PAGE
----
New article: Plagiarism: A Canadian Higher Education Case Study of Policy and Practice Gaps

January 8, 2021

AJER Screen ShotWe are excited to share this new article:

Eaton, S. E., Fernández Conde, C., Rothschuh, S., Guglielmin, M., & Otoo, B. K. (2020). Plagiarism: A Canadian higher education case study of policy and practice gaps. Alberta Journal of Educational Research, 66(4), 471-488. Retrieved from https://journalhosting.ucalgary.ca/index.php/ajer/article/view/69204

This was a project that I undertook with some of our excellent graduate students at the Werklund School of Education. Our findings corroborated other studies that found faculty do not report academic misconduct, and adds to the body of evidence from Canada. Our findings showed that although pre-service teachers engage in academic misconduct, sometimes their instructors choose not to report them for it. Instead, faculty deal with such instances privately, as a “teachable moment”, without following institutional policy. This was a fascinating study to conduct and I am hoping it will be useful to other Canadian researchers, as well as others studying academic misconduct in teacher training programs.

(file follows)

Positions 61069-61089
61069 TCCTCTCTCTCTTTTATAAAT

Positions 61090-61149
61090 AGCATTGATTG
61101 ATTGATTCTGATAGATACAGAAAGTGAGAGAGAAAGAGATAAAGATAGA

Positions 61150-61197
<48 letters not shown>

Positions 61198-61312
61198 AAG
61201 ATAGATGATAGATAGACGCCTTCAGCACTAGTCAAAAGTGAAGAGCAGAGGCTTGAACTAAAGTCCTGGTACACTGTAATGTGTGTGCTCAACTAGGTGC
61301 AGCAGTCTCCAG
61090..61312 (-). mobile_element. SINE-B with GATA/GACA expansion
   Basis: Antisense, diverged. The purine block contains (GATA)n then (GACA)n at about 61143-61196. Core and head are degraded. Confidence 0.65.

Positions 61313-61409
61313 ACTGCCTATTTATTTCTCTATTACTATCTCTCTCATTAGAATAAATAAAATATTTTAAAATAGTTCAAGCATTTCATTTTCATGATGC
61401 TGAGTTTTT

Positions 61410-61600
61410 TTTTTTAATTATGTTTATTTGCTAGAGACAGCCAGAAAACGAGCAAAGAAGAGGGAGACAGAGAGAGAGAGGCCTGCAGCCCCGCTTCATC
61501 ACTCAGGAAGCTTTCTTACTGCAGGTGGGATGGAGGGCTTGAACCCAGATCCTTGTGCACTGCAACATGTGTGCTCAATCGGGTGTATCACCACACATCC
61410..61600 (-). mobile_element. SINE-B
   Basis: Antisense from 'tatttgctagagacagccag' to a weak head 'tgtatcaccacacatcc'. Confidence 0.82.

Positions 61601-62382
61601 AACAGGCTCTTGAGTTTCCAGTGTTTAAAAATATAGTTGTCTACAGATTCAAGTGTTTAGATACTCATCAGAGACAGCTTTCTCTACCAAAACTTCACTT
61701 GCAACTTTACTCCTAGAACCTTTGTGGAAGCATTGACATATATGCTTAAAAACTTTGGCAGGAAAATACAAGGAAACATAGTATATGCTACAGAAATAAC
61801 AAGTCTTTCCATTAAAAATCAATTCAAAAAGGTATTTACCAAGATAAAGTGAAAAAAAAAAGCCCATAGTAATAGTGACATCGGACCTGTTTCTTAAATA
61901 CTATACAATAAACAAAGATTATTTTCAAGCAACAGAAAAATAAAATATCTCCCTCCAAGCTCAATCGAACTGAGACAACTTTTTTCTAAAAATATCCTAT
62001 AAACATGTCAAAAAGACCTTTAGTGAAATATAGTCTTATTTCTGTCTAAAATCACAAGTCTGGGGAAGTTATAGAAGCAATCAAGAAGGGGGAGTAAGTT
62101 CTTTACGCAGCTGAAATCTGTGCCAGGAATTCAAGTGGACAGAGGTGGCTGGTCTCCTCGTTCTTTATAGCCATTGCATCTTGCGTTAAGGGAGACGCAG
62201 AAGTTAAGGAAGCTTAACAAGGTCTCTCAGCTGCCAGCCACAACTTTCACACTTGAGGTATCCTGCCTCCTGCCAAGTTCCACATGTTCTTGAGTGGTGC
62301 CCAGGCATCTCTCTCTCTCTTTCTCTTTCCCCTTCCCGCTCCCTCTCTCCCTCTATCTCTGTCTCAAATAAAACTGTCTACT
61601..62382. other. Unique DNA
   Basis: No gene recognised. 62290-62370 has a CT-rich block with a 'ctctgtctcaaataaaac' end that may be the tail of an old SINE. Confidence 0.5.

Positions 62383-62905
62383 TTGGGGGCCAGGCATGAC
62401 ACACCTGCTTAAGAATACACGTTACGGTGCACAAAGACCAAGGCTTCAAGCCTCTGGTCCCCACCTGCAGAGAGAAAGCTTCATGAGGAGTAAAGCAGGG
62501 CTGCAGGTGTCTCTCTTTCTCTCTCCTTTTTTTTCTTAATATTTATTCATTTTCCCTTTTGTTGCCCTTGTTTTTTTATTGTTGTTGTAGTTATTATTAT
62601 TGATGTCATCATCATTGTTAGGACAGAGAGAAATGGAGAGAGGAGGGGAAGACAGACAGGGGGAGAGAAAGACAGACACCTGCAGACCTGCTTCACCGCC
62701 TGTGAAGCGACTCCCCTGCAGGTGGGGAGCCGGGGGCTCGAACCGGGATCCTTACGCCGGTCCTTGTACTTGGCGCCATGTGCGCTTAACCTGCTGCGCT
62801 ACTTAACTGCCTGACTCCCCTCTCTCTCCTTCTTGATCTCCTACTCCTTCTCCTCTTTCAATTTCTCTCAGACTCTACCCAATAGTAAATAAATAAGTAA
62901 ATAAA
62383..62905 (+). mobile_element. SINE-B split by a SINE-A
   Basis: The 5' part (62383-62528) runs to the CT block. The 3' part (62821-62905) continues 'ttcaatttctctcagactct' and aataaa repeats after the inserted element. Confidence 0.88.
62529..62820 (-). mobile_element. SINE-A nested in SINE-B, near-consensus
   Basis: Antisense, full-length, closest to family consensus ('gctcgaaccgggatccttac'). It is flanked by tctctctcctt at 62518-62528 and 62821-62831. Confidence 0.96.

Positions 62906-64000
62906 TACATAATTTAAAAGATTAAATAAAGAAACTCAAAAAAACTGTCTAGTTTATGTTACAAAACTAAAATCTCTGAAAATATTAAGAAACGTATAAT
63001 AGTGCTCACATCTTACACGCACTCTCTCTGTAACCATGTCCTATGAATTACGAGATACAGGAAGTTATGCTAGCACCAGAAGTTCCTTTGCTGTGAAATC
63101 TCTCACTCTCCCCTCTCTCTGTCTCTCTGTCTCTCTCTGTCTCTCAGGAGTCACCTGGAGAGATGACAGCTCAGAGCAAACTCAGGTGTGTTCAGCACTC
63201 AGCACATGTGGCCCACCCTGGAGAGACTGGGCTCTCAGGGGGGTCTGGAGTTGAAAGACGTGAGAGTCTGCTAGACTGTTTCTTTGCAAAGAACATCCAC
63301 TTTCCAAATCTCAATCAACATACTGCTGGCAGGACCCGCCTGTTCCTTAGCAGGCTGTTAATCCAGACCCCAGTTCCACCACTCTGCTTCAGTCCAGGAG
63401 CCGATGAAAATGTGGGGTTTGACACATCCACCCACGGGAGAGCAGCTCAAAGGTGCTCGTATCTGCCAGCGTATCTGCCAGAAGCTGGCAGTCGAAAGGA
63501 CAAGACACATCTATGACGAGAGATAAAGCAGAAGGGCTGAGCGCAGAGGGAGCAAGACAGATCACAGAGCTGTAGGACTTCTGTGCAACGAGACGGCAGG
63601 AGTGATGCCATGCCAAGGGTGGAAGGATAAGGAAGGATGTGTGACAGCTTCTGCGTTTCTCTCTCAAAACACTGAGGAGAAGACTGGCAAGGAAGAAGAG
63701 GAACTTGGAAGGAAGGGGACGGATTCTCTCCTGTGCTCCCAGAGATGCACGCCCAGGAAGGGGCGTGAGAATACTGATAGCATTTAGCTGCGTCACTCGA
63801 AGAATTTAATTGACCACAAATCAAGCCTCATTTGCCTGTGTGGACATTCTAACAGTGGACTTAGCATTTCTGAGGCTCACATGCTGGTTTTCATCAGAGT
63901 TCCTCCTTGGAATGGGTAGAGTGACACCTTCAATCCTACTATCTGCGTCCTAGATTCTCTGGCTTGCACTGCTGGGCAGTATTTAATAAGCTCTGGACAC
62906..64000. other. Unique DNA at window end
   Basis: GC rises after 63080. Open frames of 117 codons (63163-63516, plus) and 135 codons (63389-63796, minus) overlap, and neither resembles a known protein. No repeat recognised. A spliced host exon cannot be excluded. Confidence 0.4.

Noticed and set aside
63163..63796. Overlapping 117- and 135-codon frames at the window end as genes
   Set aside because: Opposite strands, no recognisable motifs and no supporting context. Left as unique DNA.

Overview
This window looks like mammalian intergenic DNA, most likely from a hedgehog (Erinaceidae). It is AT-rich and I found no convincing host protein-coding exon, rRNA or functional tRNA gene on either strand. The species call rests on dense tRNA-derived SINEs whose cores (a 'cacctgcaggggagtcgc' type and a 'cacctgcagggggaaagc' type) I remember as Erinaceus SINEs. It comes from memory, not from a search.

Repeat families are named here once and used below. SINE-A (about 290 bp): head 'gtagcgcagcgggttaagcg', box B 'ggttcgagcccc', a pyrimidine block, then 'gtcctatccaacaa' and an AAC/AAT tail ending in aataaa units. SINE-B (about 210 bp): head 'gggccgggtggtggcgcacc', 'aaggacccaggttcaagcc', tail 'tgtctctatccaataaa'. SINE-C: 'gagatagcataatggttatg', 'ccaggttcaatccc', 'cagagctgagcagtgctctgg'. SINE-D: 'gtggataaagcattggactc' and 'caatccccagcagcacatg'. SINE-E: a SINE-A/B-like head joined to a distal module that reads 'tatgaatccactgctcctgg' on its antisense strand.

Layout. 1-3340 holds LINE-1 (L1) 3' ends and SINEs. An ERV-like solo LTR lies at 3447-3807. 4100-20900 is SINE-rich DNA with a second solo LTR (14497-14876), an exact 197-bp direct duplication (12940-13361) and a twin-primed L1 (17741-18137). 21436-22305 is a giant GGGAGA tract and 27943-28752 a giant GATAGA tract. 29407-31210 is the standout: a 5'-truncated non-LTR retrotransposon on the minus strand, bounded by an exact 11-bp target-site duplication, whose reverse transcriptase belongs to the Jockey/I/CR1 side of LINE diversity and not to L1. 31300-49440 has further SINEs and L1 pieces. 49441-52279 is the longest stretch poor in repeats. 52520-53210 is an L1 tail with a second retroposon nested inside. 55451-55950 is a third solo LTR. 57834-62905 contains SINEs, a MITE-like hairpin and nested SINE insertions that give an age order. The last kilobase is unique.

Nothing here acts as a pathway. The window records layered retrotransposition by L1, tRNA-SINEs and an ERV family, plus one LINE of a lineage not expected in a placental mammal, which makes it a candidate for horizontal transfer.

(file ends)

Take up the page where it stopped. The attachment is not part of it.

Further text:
Abstract

This mixed methods case study investigated faculty perspectives and practice around plagiarism in a Western Canadian faculty of education. Data sources included interviews, focus groups, and a survey. Findings showed that participants (N = 36) were disinclined to follow established procedures. Instead, they tended to deal with plagiarism in informal ways without reporting cases to administration, which resulted in a disconnect between policy and practice. The emotional impact of reporting plagiarism included frustration with the time required to document a case, and fear that reporting could have a negative effect on one’s employment. Recommendations include approaches that bridge the gap between policy and practice.

Key words: Academic integrity, plagiarism, Canada, higher education, faculty

Cette étude de cas à méthodes mixtes s’est penchée sur les perspectives et les pratiques du corps professoral relatives au plagiat dans une faculté d’éducation dans l’ouest du Canada. Les sources de données ont inclus les entrevues, les groupes de discussion et un sondage. Les résultats indiquent que les participants (N=36) étaient peu portés à suivre les procédures établies. Ils avaient plutôt tendance à employer des moyens informels pour traiter le plagiat, sans signaler les cas à l’administration, ce qui entrainait un écart entre la politique et la pratique. L’impact émotionnel découlant du signalement du plagiat comprenait le temps nécessaire à documenter un cas et la peur que le signalement puisse avoir une incidence négative sur son emploi. Les recommandations proposées incluent des approches visant à combler l’écart entre la politique et la pratique.

Mots clés : intégrité académique, plagiat, Canada, enseignement supérieur, faculté

Authors:

  • Sarah Elaine Eaton, University of Calgary
  • Cristina Fernández Conde, University of Calgary
  • Stefan Rothschuh, University of Calgary